It is now available the 14 HRE4 countries' presentations about their Final Heating and Cooling Demands. These presentations are a direct result of the collaborative effort of all partners and brings a new overview of the potential each country has for district heating based on its major excess heat sources.
Download them from the Impact page.
Last August was a 'hot' month, marking the midway point of our project. The completion of the first half found the project partners working hard to do state-of-the-art within the data, tools and methods of heating and cooling as part of a renewable energy system. Many of the latest results are now available on our website.
In early September, HRE4 had a prominent presence at the 3rd International Conference on Smart Energy Systems and 4th Generation District Heating. Here 340 researchers and industrial experts from all over Europe and other parts of the world discussed and exchanged experiences on the topics of preparing the heating and cooling sectors for the furure. HRE4 had a special place in the conference's programme as the new version of the Pan-European Thermal Atlas Peta 4.2 was launched and several talks were made by our partners on the work we do. Eva Hoos, Policy Officer in DG Energy, participated as plenary keynote speaker and addressed the importance of the sector for the overall transition.
A workshop organised by Tobias Fleiter, from Fraunhofer ISI, in the framework of the HRE4 and the 4DH conference, took place in Copenhagen (Denmark) to foster the exchange and discussion of tools and methods used for H&C assessments in ongoing EU projects such as Hot Maps, PLANHEAT, progRESsHEAT and Thermos.
The workshop entitled "Tools and methods for strategic analyses in heating and cooling: What is the state of the art and how to improve our tools?" was attendend by more than 40 participants who, after initial presentations, broke into groups to discuss 5 main topics, ranging from user needs via mapping and waste heat to integrated modelling and energy systems’ analyses. In all topics, ways forward to improve existing tools and develop more useful methods were discussed and proposed.
From a user-needs perspective it seems important that tools are specific to the users and purposes. A similar conclusion was taken by the energy systems group, which does not believe that the one tool that fits all users will be developed soon. On the other hand, separated tools for demand and supply modelling were not considered to be so practical in the long-run, even though it is still common practice today. Instead, an integrated modelling of both elements was recommended. In order energy system analyses to be really valuable, a clear research question is very important. Read more about the workshop's outcome here.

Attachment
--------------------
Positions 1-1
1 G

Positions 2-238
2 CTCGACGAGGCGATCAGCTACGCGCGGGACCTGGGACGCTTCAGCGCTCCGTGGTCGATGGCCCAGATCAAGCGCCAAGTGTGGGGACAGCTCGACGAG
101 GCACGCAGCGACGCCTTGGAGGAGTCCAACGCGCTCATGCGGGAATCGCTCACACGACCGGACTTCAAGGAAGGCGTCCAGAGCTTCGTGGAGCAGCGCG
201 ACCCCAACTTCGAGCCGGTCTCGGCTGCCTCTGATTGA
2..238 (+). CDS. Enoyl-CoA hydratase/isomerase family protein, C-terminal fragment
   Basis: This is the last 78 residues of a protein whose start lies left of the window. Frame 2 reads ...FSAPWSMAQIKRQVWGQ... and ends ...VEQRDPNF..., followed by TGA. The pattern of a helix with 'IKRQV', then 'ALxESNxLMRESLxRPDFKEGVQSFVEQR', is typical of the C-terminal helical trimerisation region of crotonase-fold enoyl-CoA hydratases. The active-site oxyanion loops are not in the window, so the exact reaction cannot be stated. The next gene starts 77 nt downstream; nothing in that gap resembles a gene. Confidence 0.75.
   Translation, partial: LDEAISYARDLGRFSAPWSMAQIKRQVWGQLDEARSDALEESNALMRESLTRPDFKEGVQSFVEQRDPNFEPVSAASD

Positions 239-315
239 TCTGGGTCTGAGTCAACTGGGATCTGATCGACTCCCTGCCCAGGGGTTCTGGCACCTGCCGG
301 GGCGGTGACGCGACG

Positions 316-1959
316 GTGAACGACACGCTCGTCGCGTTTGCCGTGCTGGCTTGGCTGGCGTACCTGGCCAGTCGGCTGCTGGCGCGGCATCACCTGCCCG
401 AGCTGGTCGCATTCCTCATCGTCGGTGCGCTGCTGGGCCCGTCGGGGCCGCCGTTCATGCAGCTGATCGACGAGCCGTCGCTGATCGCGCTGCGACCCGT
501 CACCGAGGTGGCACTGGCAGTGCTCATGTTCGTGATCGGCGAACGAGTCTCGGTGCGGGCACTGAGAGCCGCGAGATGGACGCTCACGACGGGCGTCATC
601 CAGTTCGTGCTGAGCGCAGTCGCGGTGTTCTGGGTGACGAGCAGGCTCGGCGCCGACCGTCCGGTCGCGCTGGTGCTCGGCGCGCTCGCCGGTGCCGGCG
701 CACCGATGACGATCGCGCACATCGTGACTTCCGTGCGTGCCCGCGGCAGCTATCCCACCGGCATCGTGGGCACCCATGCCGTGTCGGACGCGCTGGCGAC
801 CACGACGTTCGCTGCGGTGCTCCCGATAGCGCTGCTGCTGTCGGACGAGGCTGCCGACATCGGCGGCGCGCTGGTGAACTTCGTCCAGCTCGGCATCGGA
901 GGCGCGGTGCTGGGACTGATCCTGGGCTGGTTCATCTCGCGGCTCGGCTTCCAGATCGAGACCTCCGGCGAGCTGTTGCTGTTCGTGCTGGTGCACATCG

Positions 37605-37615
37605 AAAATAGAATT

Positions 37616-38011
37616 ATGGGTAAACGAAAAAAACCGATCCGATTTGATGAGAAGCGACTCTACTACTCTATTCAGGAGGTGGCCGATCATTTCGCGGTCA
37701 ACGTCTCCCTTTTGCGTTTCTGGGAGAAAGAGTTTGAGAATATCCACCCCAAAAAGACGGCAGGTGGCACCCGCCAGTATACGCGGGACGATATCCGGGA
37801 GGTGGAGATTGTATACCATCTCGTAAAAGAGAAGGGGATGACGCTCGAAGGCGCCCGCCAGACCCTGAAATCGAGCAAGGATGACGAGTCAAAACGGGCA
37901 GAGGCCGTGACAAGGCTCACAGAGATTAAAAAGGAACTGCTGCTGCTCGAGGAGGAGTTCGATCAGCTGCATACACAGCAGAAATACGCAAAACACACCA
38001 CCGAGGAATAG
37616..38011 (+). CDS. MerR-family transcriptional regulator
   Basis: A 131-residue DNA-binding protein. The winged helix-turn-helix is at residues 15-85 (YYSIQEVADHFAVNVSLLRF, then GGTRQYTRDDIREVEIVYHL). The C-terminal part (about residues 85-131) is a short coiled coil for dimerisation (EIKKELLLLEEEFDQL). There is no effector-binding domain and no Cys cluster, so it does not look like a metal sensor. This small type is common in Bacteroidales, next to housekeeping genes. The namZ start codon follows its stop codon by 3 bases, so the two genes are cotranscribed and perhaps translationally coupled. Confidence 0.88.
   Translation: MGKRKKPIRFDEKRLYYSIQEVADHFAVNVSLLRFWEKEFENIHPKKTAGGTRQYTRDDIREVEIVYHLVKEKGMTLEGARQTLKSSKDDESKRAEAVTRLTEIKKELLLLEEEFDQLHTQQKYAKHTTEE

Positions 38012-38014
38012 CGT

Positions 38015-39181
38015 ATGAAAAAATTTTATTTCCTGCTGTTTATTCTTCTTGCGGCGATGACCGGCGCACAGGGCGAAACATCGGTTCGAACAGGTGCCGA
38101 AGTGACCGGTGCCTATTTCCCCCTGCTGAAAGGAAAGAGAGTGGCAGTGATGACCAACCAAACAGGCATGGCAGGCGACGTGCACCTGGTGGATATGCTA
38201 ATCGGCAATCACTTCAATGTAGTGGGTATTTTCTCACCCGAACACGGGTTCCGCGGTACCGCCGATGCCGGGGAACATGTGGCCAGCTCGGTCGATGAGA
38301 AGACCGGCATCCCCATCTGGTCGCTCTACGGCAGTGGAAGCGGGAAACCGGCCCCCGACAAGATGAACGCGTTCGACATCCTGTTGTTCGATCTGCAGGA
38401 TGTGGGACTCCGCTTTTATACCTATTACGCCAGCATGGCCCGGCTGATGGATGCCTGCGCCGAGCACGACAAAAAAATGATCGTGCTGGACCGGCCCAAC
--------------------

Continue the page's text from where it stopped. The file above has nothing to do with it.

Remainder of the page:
Peta 4.2, the newest update of the 4th Pan-European Thermal Atlas, packs an even larger punch with new tools (e.g. heat synergy regions, excess heat, renewable energy sources, heating/cooling demand densities and even potential costs for district systems) for energy planners to exploit. This interactive mapping platform functions as an effective planning tool for decarbonising cities, right at your fingertips. Halmstad University professors Urban Persson and Sven Werner launched Peta 4.2 in September 2017 at the 4DH Conference, to a room of heating/cooling experts from all across Europe.
Throughout the rest of the conference, George Stiff, from ICLEI Europe, was on hand, manning the HRE4 Peta Corner to answer questions and guide first time users of this valuable new tool.There was a very positive reception from the audience at the launch and the Peta Corner. Many commented on the fact that access to Peta’s heating/cooling potentials and costs can function as valuable baseline indications, even before investing time or expenses into more in-depth investigations. Therefore it could indeed prove worthwhile to use as a first-order tool among a wide range of relevant stakeholders, from energy experts to private companies to public authorities. Other than a strong interest in learning more about the data and methodology behind Peta 4.2, many participants enjoyed having the chance to try it out live and see what it is capable of doing. For more information, check out the Peta 4.2 user manual also.
Added October 2017
Twitter is abuzz with people using the #Peta4 to check the heat demand density in their favorite spots in Europe. Help spread the word about #energy & #heating potential, by joining in 4 simple steps:
1. Look up for your hometown – or a European town close to your heart – on the Peta 4.2 Atlas.
2. Tick the “Heat Demand Densities 2015” box and take a screenshot
3. Tell us what you see and what you think (make sure to tag #HometownHeat, @HeatRoadmapEU and your home town)
4. Post and share with your friends and followers
This project has received funding from the European Union's Horizon 2020 research and innovation programme under grant agreement No. 695989.